# Homework Help: Solving logs - Richter Scale and Decibels

1. Jul 31, 2012

### Gregory.gags

the text tells me that for calculating the Richter Scale magnitude of an earthquake we can use:

M = log(I/I0) which can also be written as

I = I0 x 10M

Where M=magnitute, I=intensity, and I0=intensity 0

How are those two formulas equal? Where did the log go? Can someone show me the proof for this?

2. Jul 31, 2012

### rollcast

The log in the first equation must be to the base 10.

To cancel the log you do:

$10^{M}=10^{Log(I/I_{0})}$

Which becomes:

$10^{M}=I/I_{0}$

Then multiply by $I_{0}$

$I = 10^{M} * I_{0}$

3. Jul 31, 2012

### Gregory.gags

damn sorry the first one was supposed to be :

M = 10log(I/I0)

does that make a difference?

4. Jul 31, 2012

### Staff: Mentor

That doesn't look right to me.

I = I0 x 10M,
Divide both sides by I0 to get I/I0 = 10M

Now take the log (log10 or common log) of both sides.

5. Jul 31, 2012

### Gregory.gags

yes, I think I understand what to do once I have the formula I=I0x10M

my problem is how to get to that from: M = 10log(I/I0)

that is the formula they gave me.

30 = 10log(I/I0)
log(I/I0) = 3
I = I0 x 103

I have no idea how they figured out each step but that is what I was given and I want to know the proof for that.

6. Jul 31, 2012

### eumyang

Do you know the relationship between exponents and logarithms?
log x = b iff 10b = x.

So, looking at your last post, I'll insert a step.
30 = 10log(I/I0)
log(I/I0) = 3
103 = I/I0
I = I0 x 103

Do you see it now?

7. Jul 31, 2012

### Gregory.gags

ooooooooh right wow.. how did I miss that? :P alright thanks!

8. Jul 31, 2012

### Staff: Mentor

What I'm saying is that you can't get there from this formula. Here's why:
M = 10log(I/I0)
=> M/10 = log(I/I0)
=> 10M/10 = I/I0
=> I = I010M/10

This is different from the formula you show.

Are you sure you're not misreading what they gave you? Or whoever wrote that formula might have made a typo, and typed "10log" instead of "log10".

9. Aug 1, 2012

### Gregory.gags

but thats exactly right? if you just sub in 30 for M it works out perfectly no?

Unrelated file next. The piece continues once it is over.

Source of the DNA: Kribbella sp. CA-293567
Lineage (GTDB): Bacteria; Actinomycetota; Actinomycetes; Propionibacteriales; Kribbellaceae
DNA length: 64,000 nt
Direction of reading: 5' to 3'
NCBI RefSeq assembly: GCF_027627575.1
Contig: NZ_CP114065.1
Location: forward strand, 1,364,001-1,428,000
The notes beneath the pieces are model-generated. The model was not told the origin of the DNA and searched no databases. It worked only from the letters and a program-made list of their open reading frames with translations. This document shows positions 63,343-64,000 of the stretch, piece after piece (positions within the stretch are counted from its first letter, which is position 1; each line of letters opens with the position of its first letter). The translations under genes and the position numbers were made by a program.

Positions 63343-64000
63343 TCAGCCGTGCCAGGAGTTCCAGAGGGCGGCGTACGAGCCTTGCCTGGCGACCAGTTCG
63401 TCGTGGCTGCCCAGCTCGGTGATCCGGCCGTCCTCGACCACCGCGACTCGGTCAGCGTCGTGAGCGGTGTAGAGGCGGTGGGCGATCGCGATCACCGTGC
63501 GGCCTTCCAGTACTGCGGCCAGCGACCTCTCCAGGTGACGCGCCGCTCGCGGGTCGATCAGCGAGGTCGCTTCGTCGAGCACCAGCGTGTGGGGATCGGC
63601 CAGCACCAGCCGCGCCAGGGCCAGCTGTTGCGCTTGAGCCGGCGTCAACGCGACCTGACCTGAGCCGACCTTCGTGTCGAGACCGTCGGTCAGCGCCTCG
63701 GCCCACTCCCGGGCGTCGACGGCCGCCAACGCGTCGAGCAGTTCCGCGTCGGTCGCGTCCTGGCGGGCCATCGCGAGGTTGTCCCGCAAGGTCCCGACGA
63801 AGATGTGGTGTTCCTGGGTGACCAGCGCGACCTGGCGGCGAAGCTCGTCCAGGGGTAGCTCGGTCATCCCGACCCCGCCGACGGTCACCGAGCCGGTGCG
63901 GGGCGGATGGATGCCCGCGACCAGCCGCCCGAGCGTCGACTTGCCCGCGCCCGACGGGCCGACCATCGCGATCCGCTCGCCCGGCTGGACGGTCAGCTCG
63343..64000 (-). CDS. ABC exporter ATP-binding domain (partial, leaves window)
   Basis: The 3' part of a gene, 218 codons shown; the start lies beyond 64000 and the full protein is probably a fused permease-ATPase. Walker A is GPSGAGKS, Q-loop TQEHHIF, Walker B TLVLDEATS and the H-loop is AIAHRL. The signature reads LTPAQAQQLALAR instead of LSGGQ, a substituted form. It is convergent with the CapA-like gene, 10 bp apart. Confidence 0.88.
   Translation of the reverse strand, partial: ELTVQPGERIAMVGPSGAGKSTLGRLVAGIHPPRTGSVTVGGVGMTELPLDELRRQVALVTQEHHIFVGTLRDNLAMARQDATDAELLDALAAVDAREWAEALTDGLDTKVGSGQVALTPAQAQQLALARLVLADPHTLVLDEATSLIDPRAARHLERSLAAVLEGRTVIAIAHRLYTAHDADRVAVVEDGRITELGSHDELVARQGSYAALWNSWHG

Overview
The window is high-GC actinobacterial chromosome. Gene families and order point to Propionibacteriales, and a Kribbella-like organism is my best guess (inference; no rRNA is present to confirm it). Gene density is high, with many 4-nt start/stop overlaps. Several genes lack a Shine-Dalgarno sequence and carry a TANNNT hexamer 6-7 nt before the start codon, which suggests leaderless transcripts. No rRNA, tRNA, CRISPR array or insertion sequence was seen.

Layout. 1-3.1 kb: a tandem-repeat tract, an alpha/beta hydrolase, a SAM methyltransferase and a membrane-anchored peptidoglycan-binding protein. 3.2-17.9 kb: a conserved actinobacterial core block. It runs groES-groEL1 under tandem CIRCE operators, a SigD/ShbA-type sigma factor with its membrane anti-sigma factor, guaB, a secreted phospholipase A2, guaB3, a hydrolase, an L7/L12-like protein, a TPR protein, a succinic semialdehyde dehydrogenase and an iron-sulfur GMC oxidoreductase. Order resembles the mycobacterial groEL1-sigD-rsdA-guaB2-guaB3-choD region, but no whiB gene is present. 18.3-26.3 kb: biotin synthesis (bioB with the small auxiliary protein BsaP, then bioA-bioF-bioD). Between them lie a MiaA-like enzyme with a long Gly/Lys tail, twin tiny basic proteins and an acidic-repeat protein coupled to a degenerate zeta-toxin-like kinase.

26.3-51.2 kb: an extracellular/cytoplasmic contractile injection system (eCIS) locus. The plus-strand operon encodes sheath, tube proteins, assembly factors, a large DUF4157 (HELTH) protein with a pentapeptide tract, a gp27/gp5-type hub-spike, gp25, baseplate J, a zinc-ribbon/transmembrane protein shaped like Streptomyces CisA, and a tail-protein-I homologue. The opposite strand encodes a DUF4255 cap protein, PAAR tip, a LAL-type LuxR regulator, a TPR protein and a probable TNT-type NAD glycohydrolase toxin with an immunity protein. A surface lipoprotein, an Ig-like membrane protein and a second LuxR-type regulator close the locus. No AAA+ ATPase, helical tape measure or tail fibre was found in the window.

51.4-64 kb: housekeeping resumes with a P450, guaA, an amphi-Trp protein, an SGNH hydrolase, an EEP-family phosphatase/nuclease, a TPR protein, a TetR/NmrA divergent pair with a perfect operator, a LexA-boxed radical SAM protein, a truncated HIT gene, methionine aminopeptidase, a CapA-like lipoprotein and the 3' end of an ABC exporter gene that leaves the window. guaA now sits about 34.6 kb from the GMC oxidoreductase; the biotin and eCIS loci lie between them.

10. Aug 1, 2012

### Staff: Mentor

No, that's not exactly right. In post #9 I started with M = 10log(I/I0), solved for I, and got I = I010M/10.

Your formula from post #1 is I = I010M.

I hope that you can see that these are not the same.

11. Aug 1, 2012

### Gregory.gags

yeah I see what I did, it was just a mistake on the first post, but I get it now.

also, just from looking at this question I was wondering:

if M = log(I/I0) then I = I0 x 10M... would this be the same as... I = I0eM

'e' as in exp.

12. Aug 1, 2012

### skiller

No. 10 does not equal e, does it?

Logarithm to the base 10 is often denoted as "log"; logarithm to the base e is generally denoted as "ln".

13. Aug 1, 2012

### Gregory.gags

oh no sorry I meant 'E' as in scientific notation.
like 99E7 = 99x107 = 990,000,000

is that the same for the formula in my last post?

14. Aug 1, 2012

### skiller

Ah, yes. I've never seen it written that way before other than on a calculator, but I do know what you mean.

15. Aug 1, 2012

### Staff: Mentor

They don't usually write the exponent as a superscript. With the E notation, it would be 99E7, or more likely, 9.9E8 or 9.9E08.

16. Aug 1, 2012

### Gregory.gags

ok right. But if M = log(I/I0) then I = I0 x 10M... would this be the same as... I = I0EM

do you see what I'm saying? Because it would be a lot easier just to take the Io value and multiply it by 10 to the M every time, in such a situation.

17. Aug 2, 2012

### eumyang

You mean I = I0 x 10M.

I guess so, but it's not usually written that way... only in calculators/computers. What if you have an exponential expression and the base is not 10?

18. Aug 2, 2012

### Staff: Mentor

I doubt that anyone would look at I0EM and comprehend that M is supposed to be the exponent on 10. Instead, most people would interpret this as I0 * E * M, where E and M would be presumed to be some unstated values. I have never seen scientific notation in programming form (i.e., E+nn form) where the exponent is a variable.